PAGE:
Looking Toward a Brighter Future
Racial tensions in multiethnic Hawai‘i surfaced between the wars in two major murder cases, the Fukunaga case of 1928 and the Massie case of 1931. These cases were important because they outlined racial tensions that existed in the islands. Hawai‘i almost lost its Organic Act because of these cases, and statehood would be harder to achieve. In one case, a guilty Japanese man was executed. In the other case, white people guilty of murdering a Hawaiian man were set free after serving only a one-hour sentence in the governor’s office. Bitter feelings were left in Hawai‘i over both of these cases for many years.
However, positive things were happening in the islands that would introduce more of the world to the people and traditions of the Hawaiian Islands. Duke Kahanamoku, called the father of modern international surfing, was born in 1890 in Honolulu. He made surfing popular in California from 1915 to 1932 and recommended that surfing be an Olympic event. As a swimmer, he began winning Olympic medals in Sweden in 1912. In the 1920 Olympics in Belgium, Kahanamoku won two more gold medals, then a silver medal in 1924 at the Paris Olympics. He played for the U.S. water polo team in the 1932 Olympics, and he was still winning Olympic medals at the age of forty-two. Back in Hawai‘i, Kahanamoku was elected sheriff of the City and Country of Honolulu fourteen times. When Hawai‘i became a state in 1959, Kahanamoku was appointed Hawai‘i’s Official “Ambassador of Aloha.” Duke Kahanamoku became the first person to be inducted into both the Swimming Hall of Fame and the Surfing Hall of Fame in 1965. He died in 1968. He brought surfing as a sport to new heights and is remembered for his fine character as well as his achievements.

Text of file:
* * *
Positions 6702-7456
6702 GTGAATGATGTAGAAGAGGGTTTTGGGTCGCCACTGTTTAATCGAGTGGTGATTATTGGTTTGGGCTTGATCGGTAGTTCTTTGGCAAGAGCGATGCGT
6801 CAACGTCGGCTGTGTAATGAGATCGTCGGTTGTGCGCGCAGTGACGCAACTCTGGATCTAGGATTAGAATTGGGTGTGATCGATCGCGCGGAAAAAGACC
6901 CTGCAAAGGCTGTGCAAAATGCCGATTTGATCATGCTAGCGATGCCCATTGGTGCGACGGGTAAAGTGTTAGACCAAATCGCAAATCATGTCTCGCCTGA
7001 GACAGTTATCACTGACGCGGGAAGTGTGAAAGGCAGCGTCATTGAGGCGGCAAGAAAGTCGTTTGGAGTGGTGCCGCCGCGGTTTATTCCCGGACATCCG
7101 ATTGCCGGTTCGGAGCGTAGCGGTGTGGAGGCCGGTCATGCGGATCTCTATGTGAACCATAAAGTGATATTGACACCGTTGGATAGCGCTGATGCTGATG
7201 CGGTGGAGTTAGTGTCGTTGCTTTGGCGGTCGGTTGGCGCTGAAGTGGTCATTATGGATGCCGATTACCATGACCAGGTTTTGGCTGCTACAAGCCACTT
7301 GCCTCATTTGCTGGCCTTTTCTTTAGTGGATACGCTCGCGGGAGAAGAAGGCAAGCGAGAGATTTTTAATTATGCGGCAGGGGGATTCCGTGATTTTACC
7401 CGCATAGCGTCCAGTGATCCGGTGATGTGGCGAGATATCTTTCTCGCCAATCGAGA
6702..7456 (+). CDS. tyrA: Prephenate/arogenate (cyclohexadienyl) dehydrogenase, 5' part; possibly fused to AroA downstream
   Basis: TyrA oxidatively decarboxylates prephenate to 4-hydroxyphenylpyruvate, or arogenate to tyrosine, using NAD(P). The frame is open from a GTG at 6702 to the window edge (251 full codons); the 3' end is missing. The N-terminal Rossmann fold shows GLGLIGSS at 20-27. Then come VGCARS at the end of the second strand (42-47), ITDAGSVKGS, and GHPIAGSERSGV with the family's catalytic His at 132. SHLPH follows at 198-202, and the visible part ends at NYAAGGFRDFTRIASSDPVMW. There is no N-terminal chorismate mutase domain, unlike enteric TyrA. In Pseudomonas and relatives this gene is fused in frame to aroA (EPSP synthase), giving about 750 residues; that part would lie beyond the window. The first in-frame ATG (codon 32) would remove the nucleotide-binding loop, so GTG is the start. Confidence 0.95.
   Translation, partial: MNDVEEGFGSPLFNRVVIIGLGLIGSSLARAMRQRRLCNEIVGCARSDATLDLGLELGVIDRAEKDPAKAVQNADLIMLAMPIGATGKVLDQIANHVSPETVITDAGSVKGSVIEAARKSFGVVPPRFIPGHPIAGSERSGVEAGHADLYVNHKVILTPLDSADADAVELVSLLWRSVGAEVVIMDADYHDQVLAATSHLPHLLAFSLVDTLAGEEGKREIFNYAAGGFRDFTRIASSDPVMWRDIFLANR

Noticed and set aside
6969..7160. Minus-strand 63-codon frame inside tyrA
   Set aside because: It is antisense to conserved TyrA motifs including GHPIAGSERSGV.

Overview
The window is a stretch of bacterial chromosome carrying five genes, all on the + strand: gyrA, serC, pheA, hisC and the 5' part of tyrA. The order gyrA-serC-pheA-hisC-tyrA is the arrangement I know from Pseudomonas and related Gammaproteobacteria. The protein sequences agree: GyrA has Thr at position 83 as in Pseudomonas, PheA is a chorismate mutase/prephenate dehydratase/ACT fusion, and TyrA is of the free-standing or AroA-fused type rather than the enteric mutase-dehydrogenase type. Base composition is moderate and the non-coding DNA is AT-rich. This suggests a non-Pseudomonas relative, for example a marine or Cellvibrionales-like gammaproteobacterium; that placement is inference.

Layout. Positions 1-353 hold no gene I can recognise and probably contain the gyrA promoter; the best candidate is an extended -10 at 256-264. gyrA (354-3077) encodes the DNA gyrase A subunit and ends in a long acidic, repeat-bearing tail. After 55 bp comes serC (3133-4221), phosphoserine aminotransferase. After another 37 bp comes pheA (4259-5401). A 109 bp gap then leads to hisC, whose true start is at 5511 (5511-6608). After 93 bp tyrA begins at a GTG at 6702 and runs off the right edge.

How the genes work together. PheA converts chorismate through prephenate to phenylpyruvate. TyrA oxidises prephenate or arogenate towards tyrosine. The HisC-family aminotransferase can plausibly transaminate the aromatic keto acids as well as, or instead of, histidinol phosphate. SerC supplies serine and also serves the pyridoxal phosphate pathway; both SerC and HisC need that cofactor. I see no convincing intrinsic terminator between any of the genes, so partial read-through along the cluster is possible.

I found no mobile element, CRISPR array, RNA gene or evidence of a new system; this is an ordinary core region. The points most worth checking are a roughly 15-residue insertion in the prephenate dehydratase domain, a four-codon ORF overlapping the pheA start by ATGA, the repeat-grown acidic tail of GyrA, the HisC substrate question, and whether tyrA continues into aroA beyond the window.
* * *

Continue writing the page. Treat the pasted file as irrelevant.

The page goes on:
The post-World War I years brought Hawai‘i prosperity and civic improvements. As on the mainland, hard times followed the stock market crash of 1929, but this ended up helping the cause of labor in Hawai‘i. From 1900 to 1937, unions were organized along racial lines and poorly funded; then this changed. The strikes that did occur during the Depression brought about higher wages and better working conditions. An eight-hour day was started. Then, President Roosevelt visited Hawai‘i in 1934, boosting spirits and making Hawai‘i feel that it was a part of the United States.